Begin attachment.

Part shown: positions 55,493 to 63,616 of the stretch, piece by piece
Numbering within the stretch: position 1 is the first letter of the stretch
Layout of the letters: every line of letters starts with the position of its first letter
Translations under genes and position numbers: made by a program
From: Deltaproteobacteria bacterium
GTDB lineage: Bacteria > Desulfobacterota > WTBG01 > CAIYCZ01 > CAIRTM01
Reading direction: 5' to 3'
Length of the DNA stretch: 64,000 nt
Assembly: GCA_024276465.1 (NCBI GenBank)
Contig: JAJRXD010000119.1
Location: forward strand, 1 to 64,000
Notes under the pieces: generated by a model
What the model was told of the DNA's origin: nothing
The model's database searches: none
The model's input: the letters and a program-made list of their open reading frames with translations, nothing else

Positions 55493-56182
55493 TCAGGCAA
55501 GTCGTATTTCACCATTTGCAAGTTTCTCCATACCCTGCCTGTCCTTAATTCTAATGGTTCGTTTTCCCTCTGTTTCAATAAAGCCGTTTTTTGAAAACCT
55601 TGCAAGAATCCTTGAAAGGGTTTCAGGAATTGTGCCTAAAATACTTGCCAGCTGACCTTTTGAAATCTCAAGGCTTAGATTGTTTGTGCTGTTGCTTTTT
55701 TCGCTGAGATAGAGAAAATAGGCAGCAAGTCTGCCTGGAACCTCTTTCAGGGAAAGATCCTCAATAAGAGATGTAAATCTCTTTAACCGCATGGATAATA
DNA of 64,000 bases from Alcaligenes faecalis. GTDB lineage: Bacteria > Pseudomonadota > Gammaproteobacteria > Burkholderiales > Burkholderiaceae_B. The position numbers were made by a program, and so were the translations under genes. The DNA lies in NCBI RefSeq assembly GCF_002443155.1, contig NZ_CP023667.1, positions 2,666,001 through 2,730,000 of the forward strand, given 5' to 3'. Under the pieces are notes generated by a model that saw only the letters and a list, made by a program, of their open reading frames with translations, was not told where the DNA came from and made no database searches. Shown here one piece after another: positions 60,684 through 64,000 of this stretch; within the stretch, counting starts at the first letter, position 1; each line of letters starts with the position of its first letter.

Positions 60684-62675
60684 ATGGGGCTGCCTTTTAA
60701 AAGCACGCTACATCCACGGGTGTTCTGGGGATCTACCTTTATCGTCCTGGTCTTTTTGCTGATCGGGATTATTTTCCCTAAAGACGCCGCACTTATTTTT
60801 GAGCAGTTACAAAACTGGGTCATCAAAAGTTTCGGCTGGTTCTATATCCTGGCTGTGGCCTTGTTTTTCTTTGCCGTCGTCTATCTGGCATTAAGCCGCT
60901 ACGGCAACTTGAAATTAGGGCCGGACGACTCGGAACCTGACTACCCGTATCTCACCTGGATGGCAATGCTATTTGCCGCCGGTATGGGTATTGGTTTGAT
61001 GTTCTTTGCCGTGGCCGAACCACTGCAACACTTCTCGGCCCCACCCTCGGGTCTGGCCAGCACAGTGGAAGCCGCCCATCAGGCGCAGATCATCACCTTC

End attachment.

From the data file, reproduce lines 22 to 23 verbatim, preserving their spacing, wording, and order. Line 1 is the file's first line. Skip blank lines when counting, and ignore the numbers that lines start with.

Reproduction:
Positions 60684-62675
60684 ATGGGGCTGCCTTTTAA